Coming-of-age tales featuring adult characters who resist growing up are a popular subject for many indie-film darlings. While there is no harm in recycling a current and increasingly common life crisis as a plot device, one at least expects such characters to have their own, unique stamp on the predicament. Watching a character like Megan (Keira Knightley) in Lynn Shelton’s crafty Laggies, for instance, can be a delight; she finds temporary solace and escape from adult responsibilities before realizing with some messy grace that she no longer quite fits into young-adult shoes. Other similar characters, however–like Jake (Nick Kroll) in the monotonous Adult Beginners, who flees to his sibling’s suburban “oasis” to avoid financial doom and a life crisis–make the viewing experience a redundant chore. The sophomore directorial effort from Ross Katz (known more widely as the producer of high-profile indies such as In The Bedroom, Marie Antoinette, and Lost in Translation) modestly aims for sincere charm, but the result consistently attracts indifference rather than empathy.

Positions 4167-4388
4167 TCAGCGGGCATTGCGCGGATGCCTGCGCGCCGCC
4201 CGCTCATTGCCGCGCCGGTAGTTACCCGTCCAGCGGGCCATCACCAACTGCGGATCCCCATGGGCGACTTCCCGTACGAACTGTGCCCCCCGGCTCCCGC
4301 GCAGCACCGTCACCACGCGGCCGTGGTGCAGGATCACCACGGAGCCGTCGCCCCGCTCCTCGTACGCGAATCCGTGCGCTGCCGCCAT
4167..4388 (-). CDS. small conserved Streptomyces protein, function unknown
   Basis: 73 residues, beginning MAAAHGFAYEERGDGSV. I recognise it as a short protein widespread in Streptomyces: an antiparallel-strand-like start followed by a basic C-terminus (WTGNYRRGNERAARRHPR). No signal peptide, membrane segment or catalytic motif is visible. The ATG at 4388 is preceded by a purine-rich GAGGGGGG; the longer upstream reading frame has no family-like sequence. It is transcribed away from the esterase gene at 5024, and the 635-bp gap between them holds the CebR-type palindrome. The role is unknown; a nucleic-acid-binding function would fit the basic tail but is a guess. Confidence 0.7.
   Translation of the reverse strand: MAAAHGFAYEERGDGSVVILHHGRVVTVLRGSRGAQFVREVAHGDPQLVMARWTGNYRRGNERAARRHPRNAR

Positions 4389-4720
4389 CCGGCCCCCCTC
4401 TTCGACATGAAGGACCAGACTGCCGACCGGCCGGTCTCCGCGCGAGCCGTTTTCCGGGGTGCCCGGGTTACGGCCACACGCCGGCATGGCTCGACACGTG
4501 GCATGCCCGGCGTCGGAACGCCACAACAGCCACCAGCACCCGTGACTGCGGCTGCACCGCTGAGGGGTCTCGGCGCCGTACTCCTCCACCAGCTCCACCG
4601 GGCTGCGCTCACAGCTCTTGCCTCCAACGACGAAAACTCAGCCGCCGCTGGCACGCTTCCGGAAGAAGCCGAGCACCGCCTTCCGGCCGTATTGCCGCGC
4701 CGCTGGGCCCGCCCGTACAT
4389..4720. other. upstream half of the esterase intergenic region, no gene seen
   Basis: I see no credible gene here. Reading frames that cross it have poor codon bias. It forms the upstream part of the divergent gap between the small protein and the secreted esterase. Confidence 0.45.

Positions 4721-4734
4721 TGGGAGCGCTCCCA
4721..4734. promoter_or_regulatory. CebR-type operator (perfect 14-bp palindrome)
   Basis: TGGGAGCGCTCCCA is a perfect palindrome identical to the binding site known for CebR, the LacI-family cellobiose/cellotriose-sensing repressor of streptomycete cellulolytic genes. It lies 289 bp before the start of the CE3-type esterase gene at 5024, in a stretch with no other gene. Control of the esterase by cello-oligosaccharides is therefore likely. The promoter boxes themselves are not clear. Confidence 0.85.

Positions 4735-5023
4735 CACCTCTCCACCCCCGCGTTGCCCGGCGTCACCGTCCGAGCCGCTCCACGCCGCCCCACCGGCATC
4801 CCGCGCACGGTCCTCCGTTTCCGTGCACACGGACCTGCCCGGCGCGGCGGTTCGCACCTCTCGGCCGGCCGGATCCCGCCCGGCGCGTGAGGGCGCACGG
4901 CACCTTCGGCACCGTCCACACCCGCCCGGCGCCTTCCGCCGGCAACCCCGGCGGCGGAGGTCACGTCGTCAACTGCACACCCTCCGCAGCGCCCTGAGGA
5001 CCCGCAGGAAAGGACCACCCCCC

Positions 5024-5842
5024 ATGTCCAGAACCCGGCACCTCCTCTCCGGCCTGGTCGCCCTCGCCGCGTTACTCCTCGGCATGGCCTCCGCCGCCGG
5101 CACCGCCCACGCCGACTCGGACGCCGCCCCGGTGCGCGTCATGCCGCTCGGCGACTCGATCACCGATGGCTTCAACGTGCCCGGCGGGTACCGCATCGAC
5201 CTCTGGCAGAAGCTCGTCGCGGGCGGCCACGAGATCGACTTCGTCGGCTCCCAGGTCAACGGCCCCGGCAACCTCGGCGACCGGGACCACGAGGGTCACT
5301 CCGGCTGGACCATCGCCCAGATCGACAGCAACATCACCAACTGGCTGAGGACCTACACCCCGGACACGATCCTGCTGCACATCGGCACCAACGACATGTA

An enthusiastic yet apparently unsavvy entrepreneur, Jake loses all his money and shelves his future hopes when his start-up company, which sells some sort of Google Glass-like product, takes a big financial hit on the eve of its launch. Unable to afford his previous over-the-top lifestyle and left without an immediate, feasible monetary plan, he moves in with his pregnant sister Justine (Rose Byrne), her husband Danny (the terrific Bobby Cannavale, frustratingly wasted in a role that asks nothing of him), and their three-year-old son Teddy (played by twins Caleb and Matthew Paddock), contributing to their suburban household as a caretaker for his young nephew. The innovative businessman-turned-nanny–or manny, as male nannies are apparently referred to as nowadays–displays plenty of immature behavior while helping to first crack and then fix his sister’s seemingly problematic marriage.
Adult Beginners draws inevitable comparisons to The Skeleton Twins, Craig Johnson’s poignant and funny film, which also operates within the premise of dysfunctional siblings and adults in disarray. This film finds itself in an unfortunate spot in its involuntary thematic and release-date proximity to Johnson’s work. The comparison between the two films becomes a major disadvantage for Adult Beginners when one begins to dissect its aesthetic flaws, such as Jeff Cox and Liz Flahive’s dry, tired script (based on a story by Nick Kroll). It becomes evident rather quickly that Adult Beginners is a lesser version of the recovering brother-sister relationship between Kristin Wiig and Bill Hader, a duo with effortless chemistry and comedic control. To make matters worse, the subtlety of the skillful Byrne (one of the other Bridesmaids, coincidentally) and the overstated, gesture-heavy humor of Kroll carry no believable emotional electric, hampering Adult Beginners from delivering upon its modest ambitions.